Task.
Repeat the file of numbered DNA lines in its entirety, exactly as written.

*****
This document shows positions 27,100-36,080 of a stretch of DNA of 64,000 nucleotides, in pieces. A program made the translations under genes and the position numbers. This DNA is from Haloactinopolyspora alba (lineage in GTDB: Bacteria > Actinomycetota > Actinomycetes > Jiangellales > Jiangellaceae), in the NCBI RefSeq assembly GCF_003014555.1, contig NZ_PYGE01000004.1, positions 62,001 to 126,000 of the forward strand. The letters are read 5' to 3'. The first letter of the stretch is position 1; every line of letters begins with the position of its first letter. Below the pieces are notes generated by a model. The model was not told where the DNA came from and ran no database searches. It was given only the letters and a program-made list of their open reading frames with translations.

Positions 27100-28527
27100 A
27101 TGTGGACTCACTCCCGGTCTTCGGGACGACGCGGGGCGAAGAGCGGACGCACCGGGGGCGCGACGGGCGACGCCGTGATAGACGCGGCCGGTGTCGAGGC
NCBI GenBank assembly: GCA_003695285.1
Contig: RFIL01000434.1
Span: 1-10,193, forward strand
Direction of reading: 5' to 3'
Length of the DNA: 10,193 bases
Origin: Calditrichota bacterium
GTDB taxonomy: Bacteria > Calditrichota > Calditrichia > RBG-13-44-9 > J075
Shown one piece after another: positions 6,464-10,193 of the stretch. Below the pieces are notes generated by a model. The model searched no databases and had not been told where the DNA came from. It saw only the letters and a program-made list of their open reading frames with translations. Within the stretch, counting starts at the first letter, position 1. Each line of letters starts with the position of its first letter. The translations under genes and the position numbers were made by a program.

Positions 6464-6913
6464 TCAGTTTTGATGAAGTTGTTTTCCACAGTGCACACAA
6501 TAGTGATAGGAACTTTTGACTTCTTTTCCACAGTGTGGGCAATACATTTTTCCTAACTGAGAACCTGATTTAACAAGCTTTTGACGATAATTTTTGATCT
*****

This document shows positions 27,100-36,080 of a stretch of DNA of 64,000 nucleotides, in pieces. A program made the translations under genes and the position numbers. This DNA is from Haloactinopolyspora alba (lineage in GTDB: Bacteria > Actinomycetota > Actinomycetes > Jiangellales > Jiangellaceae), in the NCBI RefSeq assembly GCF_003014555.1, contig NZ_PYGE01000004.1, positions 62,001 to 126,000 of the forward strand. The letters are read 5' to 3'. The first letter of the stretch is position 1; every line of letters begins with the position of its first letter. Below the pieces are notes generated by a model. The model was not told where the DNA came from and ran no database searches. It was given only the letters and a program-made list of their open reading frames with translations.

Positions 27100-28527
27100 A
27101 TGTGGACTCACTCCCGGTCTTCGGGACGACGCGGGGCGAAGAGCGGACGCACCGGGGGCGCGACGGGCGACGCCGTGATAGACGCGGCCGGTGTCGAGGC
NCBI GenBank assembly: GCA_003695285.1
Contig: RFIL01000434.1
Span: 1-10,193, forward strand
Direction of reading: 5' to 3'
Length of the DNA: 10,193 bases
Origin: Calditrichota bacterium
GTDB taxonomy: Bacteria > Calditrichota > Calditrichia > RBG-13-44-9 > J075
Shown one piece after another: positions 6,464-10,193 of the stretch. Below the pieces are notes generated by a model. The model searched no databases and had not been told where the DNA came from. It saw only the letters and a program-made list of their open reading frames with translations. Within the stretch, counting starts at the first letter, position 1. Each line of letters starts with the position of its first letter. The translations under genes and the position numbers were made by a program.

Positions 6464-6913
6464 TCAGTTTTGATGAAGTTGTTTTCCACAGTGCACACAA
6501 TAGTGATAGGAACTTTTGACTTCTTTTCCACAGTGTGGGCAATACATTTTTCCTAACTGAGAACCTGATTTAACAAGCTTTTGACGATAATTTTTGATCT